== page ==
Under AS 12.72.020(a)(3)(A), the timeliness of a petition for post-conviction relief hinges on the date of "the entry of judgment of . . . conviction" or, if an appeal was filed, the date on which "the [appellate] court's decision [became] final under the Alaska Rules of Appellate Procedure". The determination of these dates requires an understanding of, and sometimes a legal interpretation of, various provisions of the Alaska Criminal Rules and the Alaska Appellate Rules.

    Moreover, AS 12.72.020(b) codifies several exceptions to the limitation periods specified in AS 12.72.020(a)(3) and (a)(4). It is readily foreseeable that there will be situations where legal expertise will be needed to understand and apply these exceptions.

    For these reasons, we conclude that an indigent defendant pursuing a first petition for post-conviction relief is entitled to the assistance of counsel for the purpose of assessing (and arguing) whether the petition is timely.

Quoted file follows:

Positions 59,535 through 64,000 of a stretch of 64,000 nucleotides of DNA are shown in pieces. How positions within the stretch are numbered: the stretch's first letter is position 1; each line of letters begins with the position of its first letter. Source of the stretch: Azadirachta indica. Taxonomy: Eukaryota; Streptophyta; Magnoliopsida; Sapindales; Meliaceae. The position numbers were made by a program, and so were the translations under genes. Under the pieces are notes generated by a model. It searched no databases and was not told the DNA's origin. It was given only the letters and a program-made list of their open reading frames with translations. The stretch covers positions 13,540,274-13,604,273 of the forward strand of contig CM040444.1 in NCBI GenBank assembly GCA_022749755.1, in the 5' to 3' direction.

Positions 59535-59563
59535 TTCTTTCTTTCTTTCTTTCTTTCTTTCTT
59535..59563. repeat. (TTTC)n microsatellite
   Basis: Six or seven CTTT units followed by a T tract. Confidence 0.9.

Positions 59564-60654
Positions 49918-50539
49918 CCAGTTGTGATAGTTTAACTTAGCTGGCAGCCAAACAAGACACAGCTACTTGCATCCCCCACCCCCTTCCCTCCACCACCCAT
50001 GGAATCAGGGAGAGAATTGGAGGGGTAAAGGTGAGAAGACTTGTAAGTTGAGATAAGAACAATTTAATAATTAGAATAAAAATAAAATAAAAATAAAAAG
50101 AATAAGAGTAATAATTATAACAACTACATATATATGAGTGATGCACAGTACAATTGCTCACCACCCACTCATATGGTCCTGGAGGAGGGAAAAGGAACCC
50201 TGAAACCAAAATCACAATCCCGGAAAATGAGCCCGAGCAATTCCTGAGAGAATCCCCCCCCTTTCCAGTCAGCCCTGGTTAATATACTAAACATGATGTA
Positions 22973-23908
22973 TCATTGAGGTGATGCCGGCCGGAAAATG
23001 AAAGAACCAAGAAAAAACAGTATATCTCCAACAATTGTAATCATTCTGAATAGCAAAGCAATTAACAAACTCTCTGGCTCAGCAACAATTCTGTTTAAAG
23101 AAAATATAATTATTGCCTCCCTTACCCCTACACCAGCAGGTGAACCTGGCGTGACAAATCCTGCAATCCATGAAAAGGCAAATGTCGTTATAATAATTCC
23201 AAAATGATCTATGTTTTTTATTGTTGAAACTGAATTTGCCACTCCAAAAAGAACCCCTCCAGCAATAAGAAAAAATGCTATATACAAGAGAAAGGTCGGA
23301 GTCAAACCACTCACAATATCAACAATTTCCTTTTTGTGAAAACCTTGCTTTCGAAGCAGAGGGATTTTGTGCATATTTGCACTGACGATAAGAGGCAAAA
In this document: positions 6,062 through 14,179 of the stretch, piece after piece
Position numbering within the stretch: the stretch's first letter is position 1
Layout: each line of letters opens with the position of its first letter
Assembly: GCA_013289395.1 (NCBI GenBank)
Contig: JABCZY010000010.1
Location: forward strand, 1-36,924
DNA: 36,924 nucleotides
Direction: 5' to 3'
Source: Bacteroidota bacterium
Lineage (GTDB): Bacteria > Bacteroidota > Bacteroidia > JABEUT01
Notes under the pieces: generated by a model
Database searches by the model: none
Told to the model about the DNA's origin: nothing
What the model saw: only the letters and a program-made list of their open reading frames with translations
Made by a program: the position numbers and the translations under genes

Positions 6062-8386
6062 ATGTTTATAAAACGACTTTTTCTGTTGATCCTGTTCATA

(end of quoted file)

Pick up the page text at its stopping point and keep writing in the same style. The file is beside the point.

Our ruling on this issue was foreshadowed by our decision in One v. State, 127 P.3d 853 (Alaska App.2006).

    In One, we confronted a situation where an attorney appointed to represent a petitioner for post-conviction relief sought permission to withdraw and filed a certificate of "no arguable merit" under Criminal Rule 35.1(e)(2).[3] This certificate was based on the attorney's assertion that all of the petitioner's claims were time-barred — and that, therefore, there was no point in investigating the underlying merit of those claims. One, 127 P.3d at 853-54.

    We held that, in such circumstances — that is, "[w]hen . . . an attorney appointed to represent an indigent petitioner for post-conviction relief concludes that the petition stands or falls on the issue of whether it is barred by one of the limitation periods codified in AS 12.72.020(a)(3)" — the attorney is obliged to "investigate potential defenses to the limitation period" and, if that investigation yields "no colorable defense to the limitation period", then the attorney's "no arguable claims" certificate "must fully explain the attorney's investigation, and the results of that investigation, to the superior court". Id. at 856.